How does software break? How do attackers make software break on purpose? Why are
firewalls, intrusion detection systems, and antivirus software not keeping out the bad guys?
What tools can be used to break software? This book provides the answers.
Exploiting Software is loaded with examples of real attacks, attack patterns, tools, and
techniques used by bad guys to break software. If you want to protect your software from
attack, you must first learn how real attacks are really carried out.
This must-have book may shock you—and it will certainly educate you.Getting beyond the
script kiddie treatment found in many hacking books, you will learn about
Exploiting Software is filled with the tools, concepts, and knowledge necessary to break
- Why software exploit will continue to be a serious problem
- When network security mechanisms do not work
- Attack patterns
- Reverse engineering
- Classic attacks against server software
- Surprising attacks against client software
- Techniques for crafting malicious input
- The technical details of buffer overflows
Industrial Gas Flaring Practices
This volume tackles for the first time in decades the world's gas flaring practices, a difficult, hot-button issue of our time, whose consequences are only just beginning to be understood. The book examines both the technical and environmental aspects of gas flaring, highlights different flare designs, and presents real-world case studies...
Practical Formal Software Engineering: Wanting the Software You Get Practical Formal Software Engineering is a textbook aimed at final year undergraduate and graduate students, emphasizing formal methods in writing robust code quickly. Engineering is an informal process using formal logics as tools and components to obtain timely practical solutions. This book takes an engineering approach to illuminate the...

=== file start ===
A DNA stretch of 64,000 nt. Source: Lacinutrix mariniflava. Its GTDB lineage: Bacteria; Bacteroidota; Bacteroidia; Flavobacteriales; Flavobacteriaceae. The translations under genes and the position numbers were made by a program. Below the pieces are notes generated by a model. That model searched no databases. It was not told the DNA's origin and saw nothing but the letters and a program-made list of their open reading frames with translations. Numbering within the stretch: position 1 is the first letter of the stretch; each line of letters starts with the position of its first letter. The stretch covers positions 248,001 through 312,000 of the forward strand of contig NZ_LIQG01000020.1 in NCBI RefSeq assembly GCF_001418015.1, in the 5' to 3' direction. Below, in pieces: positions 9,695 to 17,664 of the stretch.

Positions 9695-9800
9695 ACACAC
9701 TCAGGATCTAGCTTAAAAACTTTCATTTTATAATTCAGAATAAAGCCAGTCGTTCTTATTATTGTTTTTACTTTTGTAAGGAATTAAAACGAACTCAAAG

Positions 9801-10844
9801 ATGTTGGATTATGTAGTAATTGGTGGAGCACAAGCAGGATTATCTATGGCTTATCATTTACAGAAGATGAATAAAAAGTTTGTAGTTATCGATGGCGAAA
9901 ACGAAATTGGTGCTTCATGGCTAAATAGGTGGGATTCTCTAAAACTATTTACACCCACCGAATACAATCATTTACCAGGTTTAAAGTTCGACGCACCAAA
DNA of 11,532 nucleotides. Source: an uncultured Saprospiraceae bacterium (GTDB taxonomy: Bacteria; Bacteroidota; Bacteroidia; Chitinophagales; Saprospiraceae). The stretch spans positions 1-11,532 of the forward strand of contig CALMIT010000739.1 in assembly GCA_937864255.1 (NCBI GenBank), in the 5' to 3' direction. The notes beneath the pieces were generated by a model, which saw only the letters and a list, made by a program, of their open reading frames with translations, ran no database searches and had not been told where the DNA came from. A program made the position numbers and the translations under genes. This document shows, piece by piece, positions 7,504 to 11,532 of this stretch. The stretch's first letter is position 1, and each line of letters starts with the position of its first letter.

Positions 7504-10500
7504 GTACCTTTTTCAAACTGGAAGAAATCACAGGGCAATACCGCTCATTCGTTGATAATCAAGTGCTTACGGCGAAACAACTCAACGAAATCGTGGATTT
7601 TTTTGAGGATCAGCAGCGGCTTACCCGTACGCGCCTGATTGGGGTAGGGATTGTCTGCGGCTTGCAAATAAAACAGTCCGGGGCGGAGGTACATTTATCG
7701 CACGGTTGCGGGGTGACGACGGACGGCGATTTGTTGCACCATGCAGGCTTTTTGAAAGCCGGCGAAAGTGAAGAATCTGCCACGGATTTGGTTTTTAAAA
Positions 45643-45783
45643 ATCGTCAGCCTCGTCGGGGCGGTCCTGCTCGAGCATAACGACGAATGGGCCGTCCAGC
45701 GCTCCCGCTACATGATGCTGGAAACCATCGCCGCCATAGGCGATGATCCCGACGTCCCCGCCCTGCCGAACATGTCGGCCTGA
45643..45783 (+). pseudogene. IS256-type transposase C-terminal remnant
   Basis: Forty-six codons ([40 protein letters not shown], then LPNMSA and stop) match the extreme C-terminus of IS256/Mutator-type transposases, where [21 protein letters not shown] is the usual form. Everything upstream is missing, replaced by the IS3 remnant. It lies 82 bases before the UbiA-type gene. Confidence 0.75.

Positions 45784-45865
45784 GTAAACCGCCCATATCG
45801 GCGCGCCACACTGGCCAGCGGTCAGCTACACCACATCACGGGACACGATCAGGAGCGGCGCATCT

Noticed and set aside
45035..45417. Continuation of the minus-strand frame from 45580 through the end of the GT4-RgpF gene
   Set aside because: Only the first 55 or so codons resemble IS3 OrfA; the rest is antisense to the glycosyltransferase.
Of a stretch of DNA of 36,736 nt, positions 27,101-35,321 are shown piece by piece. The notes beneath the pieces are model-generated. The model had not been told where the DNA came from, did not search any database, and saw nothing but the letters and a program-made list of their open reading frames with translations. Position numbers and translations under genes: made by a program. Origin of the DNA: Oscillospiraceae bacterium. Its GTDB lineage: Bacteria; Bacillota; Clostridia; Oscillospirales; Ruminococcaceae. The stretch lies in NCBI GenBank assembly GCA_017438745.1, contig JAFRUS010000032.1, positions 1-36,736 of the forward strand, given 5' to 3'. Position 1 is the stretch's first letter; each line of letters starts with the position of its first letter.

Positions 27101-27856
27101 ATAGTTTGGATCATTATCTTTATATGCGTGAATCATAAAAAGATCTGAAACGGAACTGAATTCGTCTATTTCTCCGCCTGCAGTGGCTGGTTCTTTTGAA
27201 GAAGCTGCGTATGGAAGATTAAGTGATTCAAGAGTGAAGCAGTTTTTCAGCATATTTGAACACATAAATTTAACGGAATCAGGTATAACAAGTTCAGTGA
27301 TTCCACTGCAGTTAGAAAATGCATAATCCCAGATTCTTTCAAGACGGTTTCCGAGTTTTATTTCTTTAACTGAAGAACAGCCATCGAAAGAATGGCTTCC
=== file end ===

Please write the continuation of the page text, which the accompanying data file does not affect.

Network Routing: Algorithms, Protocols, and Architectures In the span of a quarter-century, network routing in communication networks has evolved tremendously. Just a quarter-century ago, the public switched telephone network (PSTN) was running hierarchical routing, ARPANET routing was operational, and the telecommunication infrastructure had fixed static transport routes. In the 1980s, we saw the first... Selected Areas in Cryptography: 10th Annual International Workshop, SAC 2003 SAC 2003 was the tenth in a series of annual workshops on Selected Areas in Cryptography. This marked the third time that the workshop had been held at Carleton University in Ottawa with previous workshops being held there in 1995 and 1997. The intent of the SAC workshops is to provide a relaxed atmosphere in which researchers in cryptography can...